The Welsh Government’s population projections, a mix of birth and death ratios combined with migration estimates, have been used to justify building thousands of new houses right across the country. Plaid Cymru has argued for over a decade that these projections were unrealistic and out of step with reality.

In Wrexham’s case, the past seven years have seen a static population and now this trend is set to continue for the coming decade.

Plaid Cymru has argued that a lot of these estates were being built as overspill from across the border, rather than responding to any genuine local need.

This over-emphasis on migration into Wales as part of the population projections has led to many communities being concreted over, with little or no corresponding investment in local infrastructure and services. It’s a completely unsustainable way to approach community planning.

Local need

The fundamental flaw is that a developer led, profit driven approach will never be able to strike the required balance between delivering what a community needs and protecting it from those looking to cash in. In fact, no one ever agreed to such a system in the first place, but it is exactly what we have.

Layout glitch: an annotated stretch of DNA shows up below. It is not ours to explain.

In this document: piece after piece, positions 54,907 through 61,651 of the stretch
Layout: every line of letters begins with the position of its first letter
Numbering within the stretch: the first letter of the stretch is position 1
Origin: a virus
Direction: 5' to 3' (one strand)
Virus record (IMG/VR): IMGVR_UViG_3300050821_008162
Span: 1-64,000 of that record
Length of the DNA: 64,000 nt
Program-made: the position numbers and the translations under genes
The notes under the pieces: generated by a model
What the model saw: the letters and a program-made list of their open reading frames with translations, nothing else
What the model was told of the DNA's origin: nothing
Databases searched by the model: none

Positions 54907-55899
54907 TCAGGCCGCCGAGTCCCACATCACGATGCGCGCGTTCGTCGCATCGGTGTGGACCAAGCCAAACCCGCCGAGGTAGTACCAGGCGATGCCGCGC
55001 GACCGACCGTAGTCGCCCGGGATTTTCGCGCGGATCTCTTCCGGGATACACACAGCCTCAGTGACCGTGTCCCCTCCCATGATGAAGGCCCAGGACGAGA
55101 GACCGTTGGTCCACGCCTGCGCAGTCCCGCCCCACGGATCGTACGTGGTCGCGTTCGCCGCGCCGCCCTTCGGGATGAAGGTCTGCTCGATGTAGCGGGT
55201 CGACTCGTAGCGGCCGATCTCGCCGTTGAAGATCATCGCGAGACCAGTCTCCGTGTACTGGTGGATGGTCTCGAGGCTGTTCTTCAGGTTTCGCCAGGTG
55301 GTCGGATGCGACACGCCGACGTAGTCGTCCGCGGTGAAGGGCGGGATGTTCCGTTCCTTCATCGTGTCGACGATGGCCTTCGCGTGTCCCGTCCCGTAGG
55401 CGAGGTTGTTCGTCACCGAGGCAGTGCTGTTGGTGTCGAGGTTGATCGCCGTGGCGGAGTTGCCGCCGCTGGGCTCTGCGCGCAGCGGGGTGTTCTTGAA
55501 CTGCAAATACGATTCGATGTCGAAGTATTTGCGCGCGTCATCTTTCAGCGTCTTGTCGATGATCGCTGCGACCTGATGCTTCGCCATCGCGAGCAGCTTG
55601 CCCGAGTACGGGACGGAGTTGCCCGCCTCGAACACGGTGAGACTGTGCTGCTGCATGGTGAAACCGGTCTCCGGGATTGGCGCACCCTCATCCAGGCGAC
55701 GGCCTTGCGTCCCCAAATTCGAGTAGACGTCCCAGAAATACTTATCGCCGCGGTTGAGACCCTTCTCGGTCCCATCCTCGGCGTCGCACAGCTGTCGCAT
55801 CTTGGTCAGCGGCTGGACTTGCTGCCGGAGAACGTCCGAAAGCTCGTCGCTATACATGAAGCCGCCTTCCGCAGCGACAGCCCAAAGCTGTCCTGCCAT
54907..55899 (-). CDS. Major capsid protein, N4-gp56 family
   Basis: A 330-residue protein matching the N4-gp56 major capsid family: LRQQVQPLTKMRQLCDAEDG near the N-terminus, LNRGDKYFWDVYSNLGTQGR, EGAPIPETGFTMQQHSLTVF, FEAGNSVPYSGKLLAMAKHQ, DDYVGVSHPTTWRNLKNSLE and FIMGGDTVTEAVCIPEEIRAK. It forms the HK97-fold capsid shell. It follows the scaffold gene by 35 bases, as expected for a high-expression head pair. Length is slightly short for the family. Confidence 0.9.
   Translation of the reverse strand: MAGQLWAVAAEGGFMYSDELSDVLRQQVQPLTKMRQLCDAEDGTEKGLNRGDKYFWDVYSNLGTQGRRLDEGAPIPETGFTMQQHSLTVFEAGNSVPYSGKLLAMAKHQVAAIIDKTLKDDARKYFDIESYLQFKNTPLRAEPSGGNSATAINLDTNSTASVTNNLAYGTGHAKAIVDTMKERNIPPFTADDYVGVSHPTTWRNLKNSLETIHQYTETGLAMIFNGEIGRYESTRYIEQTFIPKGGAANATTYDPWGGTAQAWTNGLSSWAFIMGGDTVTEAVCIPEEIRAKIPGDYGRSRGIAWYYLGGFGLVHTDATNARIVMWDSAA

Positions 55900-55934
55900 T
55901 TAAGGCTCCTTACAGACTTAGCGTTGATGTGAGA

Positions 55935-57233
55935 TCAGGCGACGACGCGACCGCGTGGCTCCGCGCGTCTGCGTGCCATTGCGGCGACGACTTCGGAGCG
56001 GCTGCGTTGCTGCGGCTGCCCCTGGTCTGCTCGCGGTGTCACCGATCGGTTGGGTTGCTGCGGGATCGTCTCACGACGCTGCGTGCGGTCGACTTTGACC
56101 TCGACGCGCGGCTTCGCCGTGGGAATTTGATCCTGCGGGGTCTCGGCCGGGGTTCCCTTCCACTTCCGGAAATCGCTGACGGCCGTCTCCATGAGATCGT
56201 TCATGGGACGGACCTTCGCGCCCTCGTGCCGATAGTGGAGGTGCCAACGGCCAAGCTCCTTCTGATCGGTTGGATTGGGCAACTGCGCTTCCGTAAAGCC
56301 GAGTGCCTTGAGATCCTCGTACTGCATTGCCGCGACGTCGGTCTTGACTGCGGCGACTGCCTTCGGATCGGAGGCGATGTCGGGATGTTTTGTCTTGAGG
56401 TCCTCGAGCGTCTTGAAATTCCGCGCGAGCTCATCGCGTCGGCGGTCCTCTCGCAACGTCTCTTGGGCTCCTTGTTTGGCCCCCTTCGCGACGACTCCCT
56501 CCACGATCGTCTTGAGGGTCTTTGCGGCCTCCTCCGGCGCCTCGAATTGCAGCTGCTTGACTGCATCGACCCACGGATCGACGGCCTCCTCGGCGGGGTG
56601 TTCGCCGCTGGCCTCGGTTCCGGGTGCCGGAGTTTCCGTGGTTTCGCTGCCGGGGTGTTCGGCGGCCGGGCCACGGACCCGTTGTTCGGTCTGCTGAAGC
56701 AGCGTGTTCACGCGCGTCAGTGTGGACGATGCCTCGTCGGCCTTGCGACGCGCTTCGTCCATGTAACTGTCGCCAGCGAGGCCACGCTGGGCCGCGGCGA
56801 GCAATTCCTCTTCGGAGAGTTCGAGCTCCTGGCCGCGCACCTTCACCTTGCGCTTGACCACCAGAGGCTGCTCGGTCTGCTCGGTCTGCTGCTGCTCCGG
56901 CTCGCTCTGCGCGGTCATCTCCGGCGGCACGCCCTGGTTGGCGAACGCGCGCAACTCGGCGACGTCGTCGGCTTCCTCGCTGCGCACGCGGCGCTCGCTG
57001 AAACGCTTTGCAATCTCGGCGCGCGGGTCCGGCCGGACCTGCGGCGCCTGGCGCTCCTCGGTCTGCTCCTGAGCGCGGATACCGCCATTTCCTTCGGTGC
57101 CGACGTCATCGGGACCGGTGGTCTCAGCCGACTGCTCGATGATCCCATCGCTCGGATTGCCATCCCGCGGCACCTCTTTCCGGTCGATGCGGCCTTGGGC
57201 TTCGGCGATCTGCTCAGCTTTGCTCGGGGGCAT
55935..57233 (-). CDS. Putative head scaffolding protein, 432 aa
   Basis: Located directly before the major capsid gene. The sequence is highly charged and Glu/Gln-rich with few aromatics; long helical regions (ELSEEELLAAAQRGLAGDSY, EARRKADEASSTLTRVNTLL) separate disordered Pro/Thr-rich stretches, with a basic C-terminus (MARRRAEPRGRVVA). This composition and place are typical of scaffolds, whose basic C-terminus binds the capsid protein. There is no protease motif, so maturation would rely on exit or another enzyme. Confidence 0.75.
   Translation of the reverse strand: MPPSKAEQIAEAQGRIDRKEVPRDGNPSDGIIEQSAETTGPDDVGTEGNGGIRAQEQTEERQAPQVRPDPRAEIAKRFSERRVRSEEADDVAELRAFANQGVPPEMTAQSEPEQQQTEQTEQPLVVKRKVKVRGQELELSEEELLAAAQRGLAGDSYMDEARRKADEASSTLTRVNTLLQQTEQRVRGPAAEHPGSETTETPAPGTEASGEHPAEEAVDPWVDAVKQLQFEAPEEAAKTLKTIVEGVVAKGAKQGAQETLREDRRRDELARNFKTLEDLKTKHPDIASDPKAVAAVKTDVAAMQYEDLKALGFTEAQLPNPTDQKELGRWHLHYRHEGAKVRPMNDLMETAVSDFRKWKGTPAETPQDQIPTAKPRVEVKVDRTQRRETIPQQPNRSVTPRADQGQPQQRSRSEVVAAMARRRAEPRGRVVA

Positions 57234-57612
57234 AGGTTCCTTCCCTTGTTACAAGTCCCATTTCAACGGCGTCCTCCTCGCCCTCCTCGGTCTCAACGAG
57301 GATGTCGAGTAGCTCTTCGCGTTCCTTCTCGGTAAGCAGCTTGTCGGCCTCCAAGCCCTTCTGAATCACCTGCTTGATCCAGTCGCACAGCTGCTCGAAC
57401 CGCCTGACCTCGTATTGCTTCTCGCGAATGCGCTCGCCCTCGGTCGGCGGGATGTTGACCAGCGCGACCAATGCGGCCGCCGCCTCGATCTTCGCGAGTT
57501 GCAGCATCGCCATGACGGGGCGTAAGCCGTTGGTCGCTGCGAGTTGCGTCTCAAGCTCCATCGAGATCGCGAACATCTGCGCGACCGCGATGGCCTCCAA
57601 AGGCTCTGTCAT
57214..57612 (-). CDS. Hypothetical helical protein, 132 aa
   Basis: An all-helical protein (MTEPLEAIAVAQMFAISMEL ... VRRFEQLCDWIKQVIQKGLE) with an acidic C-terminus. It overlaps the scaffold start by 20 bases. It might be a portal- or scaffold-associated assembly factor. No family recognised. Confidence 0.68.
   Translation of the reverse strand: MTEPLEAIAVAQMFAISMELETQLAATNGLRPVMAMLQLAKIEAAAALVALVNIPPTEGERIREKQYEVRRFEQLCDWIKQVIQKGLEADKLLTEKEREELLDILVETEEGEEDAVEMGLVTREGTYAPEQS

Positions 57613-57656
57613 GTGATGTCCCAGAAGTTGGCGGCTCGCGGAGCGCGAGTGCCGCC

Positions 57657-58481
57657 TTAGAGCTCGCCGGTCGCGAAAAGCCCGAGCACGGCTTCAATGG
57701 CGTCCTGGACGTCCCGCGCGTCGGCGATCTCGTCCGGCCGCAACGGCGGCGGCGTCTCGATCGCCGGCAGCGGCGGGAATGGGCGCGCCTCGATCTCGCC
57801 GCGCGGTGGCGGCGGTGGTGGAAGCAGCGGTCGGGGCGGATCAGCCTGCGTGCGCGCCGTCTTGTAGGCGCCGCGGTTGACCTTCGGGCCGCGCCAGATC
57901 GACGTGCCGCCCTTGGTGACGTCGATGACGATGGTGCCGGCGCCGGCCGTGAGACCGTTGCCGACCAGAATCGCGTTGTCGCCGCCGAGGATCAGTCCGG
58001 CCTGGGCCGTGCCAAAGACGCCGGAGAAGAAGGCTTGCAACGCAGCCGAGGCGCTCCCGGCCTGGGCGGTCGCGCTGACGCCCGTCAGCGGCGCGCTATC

Affordable housing is a perfect topic to illustrate this, especially given it’s something we know for a fact every community needs. It’s also worth noting that the population projections referred to above don’t take any account of affordability at all.

To again use Wrexham as an example, Councillors working on the local housing plan had decided that the county needed 1350 affordable houses over the plan period. Based on objections from developers who wanted to retain their usual profit margin of 15-20%, those numbers were recently halved to 740.